Review: Blue Like Jazz

Controversy is about to hit the conservative film market with the comedy “Blue Like Jazz.” The film, based on the best selling book by the same name, explores “non-religious thoughts on Christian spirituality.” The film’s vantage point is through the eyes of a Southern Baptist boy, Don Miller, who attends the “most godless campus in America.” This film holds none of the stigmas associated with “Christian films” and will shock those who assume it’s a family film – It is not.

Blue Like Jazz crew reviews shotI chatted with Don Miller (Author), Steve Taylor (Director), and Marshall Allman (Actor plays Donald Miller) last night while the film was premiering in Nashville. The conversation was cut short when the three had to get back into the theater for a Q&A session.

Unlike the “Courageous” team who only hires people who are “right before God” to work on their productions, this film had hundreds of non-Christians in the cast. Don says, “It is not a Christian cast except for two people.” When asked how the non-Christians might have been impacted during the shoot, Marshall shared how in awe they were because “the atmosphere on the set was very different with a lot of people encouraging each other. It wasn’t like any other film I’ve been on in the past ten years.”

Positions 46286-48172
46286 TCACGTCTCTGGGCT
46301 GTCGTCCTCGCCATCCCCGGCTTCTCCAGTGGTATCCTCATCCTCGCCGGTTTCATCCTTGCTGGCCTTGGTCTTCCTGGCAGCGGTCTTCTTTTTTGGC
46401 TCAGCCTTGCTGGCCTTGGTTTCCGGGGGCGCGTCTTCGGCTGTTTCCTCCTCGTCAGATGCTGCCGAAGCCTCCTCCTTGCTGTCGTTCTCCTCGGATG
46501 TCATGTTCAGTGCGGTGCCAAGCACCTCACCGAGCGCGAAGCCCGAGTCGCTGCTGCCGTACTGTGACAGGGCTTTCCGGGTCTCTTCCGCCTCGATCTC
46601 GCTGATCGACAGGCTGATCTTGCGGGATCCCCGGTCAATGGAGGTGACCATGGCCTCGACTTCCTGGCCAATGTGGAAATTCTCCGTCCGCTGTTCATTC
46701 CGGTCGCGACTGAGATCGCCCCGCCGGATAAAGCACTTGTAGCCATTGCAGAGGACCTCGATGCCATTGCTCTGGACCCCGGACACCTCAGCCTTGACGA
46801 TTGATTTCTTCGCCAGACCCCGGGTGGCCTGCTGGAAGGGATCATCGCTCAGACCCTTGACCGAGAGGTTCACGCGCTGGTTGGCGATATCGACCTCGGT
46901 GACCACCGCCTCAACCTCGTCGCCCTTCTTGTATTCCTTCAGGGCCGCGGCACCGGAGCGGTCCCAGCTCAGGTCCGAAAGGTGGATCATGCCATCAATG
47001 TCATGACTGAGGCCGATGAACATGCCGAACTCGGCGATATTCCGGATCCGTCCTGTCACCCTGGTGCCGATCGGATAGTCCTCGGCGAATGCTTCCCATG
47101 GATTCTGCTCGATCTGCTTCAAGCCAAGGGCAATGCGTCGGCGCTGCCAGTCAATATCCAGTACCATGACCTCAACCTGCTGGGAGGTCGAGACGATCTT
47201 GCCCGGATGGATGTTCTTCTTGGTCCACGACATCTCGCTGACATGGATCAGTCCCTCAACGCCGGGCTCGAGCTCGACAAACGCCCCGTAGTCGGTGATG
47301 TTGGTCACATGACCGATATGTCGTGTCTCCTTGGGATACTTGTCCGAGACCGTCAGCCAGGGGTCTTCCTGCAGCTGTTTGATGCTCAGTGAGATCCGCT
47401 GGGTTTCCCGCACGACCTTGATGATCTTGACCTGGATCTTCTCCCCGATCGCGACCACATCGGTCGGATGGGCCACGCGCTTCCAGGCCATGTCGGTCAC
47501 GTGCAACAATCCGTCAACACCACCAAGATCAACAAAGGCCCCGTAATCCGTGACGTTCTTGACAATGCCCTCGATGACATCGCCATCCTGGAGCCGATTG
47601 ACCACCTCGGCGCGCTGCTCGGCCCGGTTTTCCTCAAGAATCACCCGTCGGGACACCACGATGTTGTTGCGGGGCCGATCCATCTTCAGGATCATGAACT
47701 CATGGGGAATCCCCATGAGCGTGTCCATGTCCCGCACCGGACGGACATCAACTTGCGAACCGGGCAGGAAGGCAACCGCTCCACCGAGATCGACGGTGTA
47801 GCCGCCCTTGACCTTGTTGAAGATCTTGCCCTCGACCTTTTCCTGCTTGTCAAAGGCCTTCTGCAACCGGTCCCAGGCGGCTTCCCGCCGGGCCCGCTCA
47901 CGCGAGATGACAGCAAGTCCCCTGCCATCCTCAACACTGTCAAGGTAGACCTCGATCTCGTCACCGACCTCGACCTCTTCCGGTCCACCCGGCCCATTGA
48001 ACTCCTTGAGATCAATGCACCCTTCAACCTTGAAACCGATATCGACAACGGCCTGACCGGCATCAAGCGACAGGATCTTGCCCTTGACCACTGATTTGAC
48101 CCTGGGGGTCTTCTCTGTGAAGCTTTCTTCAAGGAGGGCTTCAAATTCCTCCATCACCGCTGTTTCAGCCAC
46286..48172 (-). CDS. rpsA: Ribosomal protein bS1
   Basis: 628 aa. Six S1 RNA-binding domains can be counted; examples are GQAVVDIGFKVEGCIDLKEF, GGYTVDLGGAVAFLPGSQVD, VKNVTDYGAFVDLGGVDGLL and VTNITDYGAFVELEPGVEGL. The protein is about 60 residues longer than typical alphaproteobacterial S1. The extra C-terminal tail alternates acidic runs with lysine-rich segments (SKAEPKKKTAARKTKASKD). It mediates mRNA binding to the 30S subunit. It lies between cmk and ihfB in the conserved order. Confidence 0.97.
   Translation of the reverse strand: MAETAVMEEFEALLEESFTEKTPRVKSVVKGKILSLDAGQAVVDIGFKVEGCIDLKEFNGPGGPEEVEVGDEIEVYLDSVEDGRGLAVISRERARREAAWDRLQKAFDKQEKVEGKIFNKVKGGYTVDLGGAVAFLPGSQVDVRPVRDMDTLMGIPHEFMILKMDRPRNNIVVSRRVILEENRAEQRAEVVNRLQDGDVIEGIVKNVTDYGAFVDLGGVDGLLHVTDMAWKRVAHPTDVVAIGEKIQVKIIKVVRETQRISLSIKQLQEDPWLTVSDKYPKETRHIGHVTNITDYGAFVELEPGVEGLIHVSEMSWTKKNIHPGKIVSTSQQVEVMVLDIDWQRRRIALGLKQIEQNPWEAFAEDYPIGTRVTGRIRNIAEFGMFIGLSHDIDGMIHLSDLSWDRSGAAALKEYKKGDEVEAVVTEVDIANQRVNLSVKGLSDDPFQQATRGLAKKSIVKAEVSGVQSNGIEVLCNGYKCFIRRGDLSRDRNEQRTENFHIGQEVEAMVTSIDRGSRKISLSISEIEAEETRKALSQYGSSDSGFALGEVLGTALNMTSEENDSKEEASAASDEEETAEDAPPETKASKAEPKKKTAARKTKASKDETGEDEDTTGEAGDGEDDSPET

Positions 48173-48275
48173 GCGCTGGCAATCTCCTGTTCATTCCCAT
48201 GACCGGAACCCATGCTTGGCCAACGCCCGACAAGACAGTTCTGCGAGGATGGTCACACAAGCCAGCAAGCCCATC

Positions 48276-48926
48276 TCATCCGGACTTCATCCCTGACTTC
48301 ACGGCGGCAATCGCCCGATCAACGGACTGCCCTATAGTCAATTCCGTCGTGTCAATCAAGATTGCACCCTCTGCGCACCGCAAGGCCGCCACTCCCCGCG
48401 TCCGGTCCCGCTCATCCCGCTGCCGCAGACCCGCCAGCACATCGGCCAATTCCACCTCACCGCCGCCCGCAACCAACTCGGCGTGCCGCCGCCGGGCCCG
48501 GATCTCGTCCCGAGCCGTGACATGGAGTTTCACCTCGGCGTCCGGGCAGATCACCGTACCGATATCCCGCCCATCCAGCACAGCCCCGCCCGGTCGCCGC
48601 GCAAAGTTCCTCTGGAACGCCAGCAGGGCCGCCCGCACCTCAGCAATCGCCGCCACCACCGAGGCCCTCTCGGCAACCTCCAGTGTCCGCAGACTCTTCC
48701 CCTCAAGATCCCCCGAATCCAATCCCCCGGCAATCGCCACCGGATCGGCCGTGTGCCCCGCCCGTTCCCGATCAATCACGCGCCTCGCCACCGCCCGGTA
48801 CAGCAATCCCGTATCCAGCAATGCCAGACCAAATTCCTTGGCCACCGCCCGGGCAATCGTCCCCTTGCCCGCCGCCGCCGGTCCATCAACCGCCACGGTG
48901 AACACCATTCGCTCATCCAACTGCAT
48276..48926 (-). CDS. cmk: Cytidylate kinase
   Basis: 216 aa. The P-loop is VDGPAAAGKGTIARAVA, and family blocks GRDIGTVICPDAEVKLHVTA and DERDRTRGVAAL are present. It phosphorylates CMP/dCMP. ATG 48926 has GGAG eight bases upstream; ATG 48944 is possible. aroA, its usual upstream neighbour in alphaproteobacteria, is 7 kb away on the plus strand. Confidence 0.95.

Steve Taylor was recently a part of some controversy relating to other Christian film producers stating online that they will never hire anyone who worked on this film. When asked more about it, Steve had nothing but positive things to say about other Christian filmmakers. He held tremendous respect for those who have made a difference through film and built the Christian film industry. Steve directed Michael W. Smith’s film “The Second Chance” and numerous music videos like the Newsboys.

Weird experiences play out in Blue Like JazzSteve made it very clear that while Christian filmmakers were putting the film together, it was not going to be a family film. “The reason was simple,” says Steve. “How do you tell the story of a college kid who flees his Southern Baptist upbringing in suburban Houston to attend the ‘most godless campus in America’ without showing what that environment is like? And how can that environment be portrayed realistically in the context of a ‘family’ movie?”

During the film, Don meets all kinds of people including: gay, straight, bi, agnostic, drug-addicts, and abused. It was the Steve’s goal to show real people with real issues. However, Christians will be glad to know that everything that happens in the film leads to a scene where the true heart of the story is revealed – What some are calling the “most powerful scenes to appear in a ‘Christian film’ to date.” Spoiler alert — Don discovers through an epiphany what it really means to believe in and follow Jesus. It is a moment that most people can take to heart.

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